Finally, we come to the devil:

Be alert and of sober mind. Your enemy the devil prowls around like a roaring lion looking for someone to devour. Resist him, standing firm in the faith, because you know that the family of believers throughout the world is undergoing the same kind of sufferings.

10 And the God of all grace, who called you to his eternal glory in Christ, after you have suffered a little while, will himself restore you and make you strong, firm and steadfast. 11 To him be the power for ever and ever. Amen. (5:8-11)

Peter warns Christians of their real spiritual adversary, who is to be resisted by “standing firm in the faith.”  Many Christians interpret this as saying that we resist the devil by working up our “faith muscle” to trust God more.  But that makes the second half of the verse a non-sequitur, referring to the “same kind of sufferings” throughout the world.  What kind is that?  Incidentally, the verb here translated “undergoing” is not a typical verb for suffering, but really means “to accomplish” or “to bring to completion,” implying that this is something that Christians attain to.  Almost all of the suffering described so far in the letter is judicial, and all of it is unjust.  The Roman legal system was seeking (if often not very zealously) to destroy Christians, and this was at the instigation of the devil.  “Standing firm in the faith” is not a strong faith-muscle, but rather being unwilling to reject Christ.  In this context, God promises to restore Christians after their run-in with the hostile government, and to make them unmovable.  The benediction in verse 11 indicates that, despite human claims to the contrary, power belongs to God, not to the Roman state.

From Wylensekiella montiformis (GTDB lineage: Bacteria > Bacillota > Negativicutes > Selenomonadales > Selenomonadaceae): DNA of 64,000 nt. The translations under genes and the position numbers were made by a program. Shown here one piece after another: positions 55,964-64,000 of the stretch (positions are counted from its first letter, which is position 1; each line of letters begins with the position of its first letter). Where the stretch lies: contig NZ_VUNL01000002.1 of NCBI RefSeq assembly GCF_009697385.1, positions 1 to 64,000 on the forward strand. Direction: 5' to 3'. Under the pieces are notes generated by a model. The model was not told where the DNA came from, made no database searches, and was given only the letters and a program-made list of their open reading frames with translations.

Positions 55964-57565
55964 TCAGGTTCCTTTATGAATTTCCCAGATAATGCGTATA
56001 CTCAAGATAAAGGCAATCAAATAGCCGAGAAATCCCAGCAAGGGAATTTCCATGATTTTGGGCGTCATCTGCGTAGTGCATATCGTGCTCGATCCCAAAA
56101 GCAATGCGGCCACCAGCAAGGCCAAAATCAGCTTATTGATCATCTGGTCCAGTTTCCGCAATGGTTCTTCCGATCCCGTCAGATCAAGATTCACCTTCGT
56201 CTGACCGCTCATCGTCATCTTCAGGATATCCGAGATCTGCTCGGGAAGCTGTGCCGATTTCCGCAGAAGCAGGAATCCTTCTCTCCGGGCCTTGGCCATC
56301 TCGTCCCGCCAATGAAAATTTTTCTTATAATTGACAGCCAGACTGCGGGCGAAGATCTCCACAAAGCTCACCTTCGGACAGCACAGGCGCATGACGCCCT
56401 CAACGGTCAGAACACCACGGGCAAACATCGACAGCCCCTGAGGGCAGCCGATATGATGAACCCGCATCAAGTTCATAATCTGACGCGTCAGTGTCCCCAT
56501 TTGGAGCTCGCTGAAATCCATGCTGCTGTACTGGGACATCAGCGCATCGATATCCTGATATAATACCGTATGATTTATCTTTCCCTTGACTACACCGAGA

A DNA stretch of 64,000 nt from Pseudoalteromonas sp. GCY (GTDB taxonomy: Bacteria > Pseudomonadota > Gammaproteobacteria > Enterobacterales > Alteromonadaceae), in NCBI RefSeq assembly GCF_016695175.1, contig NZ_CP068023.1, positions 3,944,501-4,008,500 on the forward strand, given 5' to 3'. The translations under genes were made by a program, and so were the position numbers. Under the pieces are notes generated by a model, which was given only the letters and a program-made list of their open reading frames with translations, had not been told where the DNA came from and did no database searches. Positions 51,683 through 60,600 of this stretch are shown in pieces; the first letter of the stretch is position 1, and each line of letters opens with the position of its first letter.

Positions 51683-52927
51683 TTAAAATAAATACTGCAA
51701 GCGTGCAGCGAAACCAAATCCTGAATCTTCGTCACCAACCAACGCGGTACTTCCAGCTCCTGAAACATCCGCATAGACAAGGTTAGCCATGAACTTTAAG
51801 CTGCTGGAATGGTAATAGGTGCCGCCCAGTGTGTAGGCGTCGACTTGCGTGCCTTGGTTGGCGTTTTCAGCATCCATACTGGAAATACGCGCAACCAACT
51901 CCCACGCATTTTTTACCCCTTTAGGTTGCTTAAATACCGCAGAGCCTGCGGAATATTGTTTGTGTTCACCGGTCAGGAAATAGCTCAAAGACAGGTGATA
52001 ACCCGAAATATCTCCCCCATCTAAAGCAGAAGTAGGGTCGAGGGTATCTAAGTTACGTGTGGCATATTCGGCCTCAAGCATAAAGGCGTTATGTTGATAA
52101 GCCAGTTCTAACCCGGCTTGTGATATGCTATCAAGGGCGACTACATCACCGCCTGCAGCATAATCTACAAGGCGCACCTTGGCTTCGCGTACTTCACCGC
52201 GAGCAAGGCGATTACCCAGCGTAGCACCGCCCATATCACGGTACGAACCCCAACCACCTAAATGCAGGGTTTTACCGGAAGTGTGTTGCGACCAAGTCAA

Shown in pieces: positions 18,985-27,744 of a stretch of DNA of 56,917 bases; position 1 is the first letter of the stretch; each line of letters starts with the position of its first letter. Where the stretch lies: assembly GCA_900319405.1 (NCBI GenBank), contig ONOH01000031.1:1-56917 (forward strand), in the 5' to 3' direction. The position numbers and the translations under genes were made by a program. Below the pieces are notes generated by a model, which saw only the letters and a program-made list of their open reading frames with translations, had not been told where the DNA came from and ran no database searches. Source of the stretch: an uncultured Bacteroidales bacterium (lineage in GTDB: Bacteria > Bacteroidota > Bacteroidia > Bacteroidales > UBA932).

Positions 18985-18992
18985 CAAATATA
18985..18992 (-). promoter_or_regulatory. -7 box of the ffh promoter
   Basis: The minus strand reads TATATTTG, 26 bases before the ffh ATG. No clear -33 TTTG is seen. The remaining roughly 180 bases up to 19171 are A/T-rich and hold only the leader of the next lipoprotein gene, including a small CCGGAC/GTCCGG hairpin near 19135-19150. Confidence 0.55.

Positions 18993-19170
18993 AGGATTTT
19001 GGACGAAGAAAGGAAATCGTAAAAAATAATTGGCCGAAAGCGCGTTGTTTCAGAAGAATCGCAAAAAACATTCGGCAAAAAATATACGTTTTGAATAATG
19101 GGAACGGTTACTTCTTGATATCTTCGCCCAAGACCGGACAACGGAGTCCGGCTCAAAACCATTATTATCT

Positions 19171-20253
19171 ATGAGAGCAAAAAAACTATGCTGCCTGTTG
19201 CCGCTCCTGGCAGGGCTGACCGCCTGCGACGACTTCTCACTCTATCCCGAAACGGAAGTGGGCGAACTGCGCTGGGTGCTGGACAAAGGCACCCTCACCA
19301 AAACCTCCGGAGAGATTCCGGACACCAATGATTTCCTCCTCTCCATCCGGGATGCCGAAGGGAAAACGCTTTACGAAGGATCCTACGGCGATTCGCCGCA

All of these passages indicate that Peter had a lot to say about suffering, specifically about suffering punishments meted out by a hostile government through judicial means.  This is not talking about suffering illness, or suffering from natural disasters, or suffering from attacks by criminals.  (I am not denying that those are forms of real suffering, just that those are not the variety of suffering which Peter is talking about.)  But when Christians are threatened with torture, beating, or even execution for being Christian, Peter’s advice is to rejoice in the promised inheritance kept by God (1:6; 4:13), to live lives that are squeaky clean (2:12), to honor even the hostile government (2:13-14, 17), to imitate Christ (2:21), to “bless those who curse you” (3:9 seems to evoke either Matthew 5:44 or Romans 12:14), to have a legal defense prepared, but humbly and respectfully (3:15), not to be surprised (4:12), to praise God (4:16), and to think rightly about what is really going on (5:8, 9).  “To [God] be dominion forever and ever.  Amen.” (5:11, NASB)